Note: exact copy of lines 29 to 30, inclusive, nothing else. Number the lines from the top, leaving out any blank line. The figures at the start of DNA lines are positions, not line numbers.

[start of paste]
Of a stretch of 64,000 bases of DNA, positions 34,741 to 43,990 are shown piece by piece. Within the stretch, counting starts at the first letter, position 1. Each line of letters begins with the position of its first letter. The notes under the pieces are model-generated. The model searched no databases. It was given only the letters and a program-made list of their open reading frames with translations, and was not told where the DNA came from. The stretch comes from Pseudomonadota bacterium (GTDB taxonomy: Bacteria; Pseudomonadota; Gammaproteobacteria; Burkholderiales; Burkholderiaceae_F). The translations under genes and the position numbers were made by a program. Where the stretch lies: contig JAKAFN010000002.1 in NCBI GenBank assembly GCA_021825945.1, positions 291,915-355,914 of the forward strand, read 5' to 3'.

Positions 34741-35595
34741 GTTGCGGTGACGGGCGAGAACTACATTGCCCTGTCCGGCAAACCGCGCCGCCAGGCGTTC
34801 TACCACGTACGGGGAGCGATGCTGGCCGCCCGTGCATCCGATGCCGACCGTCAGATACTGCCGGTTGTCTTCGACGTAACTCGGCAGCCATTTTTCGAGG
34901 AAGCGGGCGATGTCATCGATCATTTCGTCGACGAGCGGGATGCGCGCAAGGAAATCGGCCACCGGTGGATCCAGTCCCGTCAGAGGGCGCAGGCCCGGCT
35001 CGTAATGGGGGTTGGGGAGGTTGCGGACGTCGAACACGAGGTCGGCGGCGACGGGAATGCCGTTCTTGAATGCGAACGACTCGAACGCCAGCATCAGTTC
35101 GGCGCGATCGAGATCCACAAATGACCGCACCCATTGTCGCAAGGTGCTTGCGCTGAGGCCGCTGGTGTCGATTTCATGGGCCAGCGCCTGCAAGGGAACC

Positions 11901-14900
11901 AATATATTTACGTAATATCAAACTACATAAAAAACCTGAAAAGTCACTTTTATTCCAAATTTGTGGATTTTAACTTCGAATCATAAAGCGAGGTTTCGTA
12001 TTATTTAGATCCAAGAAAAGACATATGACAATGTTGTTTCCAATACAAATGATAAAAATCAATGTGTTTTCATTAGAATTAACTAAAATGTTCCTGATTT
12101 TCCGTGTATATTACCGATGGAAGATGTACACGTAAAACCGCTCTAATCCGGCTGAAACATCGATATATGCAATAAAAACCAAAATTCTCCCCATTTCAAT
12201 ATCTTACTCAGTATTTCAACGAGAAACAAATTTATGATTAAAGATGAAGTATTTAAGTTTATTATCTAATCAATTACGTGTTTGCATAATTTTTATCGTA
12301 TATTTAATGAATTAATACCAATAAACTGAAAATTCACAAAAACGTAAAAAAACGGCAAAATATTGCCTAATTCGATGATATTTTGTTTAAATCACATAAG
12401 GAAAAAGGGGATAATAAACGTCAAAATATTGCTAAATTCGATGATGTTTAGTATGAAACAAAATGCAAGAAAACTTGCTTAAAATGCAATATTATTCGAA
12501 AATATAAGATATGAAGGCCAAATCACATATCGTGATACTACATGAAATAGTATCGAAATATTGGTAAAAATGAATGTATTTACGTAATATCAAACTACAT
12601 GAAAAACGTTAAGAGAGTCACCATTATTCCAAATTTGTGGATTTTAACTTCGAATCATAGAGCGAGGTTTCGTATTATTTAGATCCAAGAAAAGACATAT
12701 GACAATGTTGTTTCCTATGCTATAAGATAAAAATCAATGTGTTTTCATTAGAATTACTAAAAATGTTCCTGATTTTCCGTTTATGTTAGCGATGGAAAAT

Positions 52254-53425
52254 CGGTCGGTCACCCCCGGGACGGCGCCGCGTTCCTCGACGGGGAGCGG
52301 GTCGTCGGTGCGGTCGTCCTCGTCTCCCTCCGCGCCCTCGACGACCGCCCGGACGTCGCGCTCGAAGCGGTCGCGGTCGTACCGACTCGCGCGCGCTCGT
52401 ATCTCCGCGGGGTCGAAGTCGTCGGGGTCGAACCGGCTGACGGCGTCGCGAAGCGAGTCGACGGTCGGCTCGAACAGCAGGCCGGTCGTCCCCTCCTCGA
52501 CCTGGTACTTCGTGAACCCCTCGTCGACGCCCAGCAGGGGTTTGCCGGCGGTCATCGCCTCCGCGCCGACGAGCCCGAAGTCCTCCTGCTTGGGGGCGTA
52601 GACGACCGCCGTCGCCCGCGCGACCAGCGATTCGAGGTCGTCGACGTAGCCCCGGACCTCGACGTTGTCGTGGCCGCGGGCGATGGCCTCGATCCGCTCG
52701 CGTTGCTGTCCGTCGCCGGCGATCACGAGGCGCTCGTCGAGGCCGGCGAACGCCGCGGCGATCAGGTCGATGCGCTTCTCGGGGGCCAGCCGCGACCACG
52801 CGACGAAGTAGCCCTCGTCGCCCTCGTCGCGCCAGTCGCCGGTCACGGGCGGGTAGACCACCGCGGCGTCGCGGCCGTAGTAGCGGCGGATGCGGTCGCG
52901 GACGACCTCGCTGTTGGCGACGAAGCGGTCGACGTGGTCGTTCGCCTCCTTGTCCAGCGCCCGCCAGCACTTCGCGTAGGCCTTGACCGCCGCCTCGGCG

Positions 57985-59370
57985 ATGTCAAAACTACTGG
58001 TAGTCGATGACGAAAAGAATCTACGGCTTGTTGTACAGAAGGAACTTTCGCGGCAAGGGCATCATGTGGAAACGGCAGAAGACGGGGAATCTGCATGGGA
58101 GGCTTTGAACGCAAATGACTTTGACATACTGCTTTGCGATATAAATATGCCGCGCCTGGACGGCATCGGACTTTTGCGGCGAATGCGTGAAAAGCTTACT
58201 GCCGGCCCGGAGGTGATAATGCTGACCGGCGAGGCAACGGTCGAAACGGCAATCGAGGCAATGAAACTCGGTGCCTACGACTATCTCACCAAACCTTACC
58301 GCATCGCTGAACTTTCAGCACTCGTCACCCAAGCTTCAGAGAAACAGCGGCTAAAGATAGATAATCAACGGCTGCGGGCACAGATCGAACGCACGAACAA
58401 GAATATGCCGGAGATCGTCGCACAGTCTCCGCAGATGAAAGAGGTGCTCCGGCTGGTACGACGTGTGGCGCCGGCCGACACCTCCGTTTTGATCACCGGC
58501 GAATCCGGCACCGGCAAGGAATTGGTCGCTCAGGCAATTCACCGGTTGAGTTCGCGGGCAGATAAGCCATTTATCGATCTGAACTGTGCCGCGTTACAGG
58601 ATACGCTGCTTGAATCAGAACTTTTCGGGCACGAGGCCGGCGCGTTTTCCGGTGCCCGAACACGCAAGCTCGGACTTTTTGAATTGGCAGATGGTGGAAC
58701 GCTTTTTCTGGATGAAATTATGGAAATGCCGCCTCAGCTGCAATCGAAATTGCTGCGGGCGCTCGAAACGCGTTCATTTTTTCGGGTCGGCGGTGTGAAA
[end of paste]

58001 TAGTCGATGACGAAAAGAATCTACGGCTTGTTGTACAGAAGGAACTTTCGCGGCAAGGGCATCATGTGGAAACGGCAGAAGACGGGGAATCTGCATGGGA
58101 GGCTTTGAACGCAAATGACTTTGACATACTGCTTTGCGATATAAATATGCCGCGCCTGGACGGCATCGGACTTTTGCGGCGAATGCGTGAAAAGCTTACT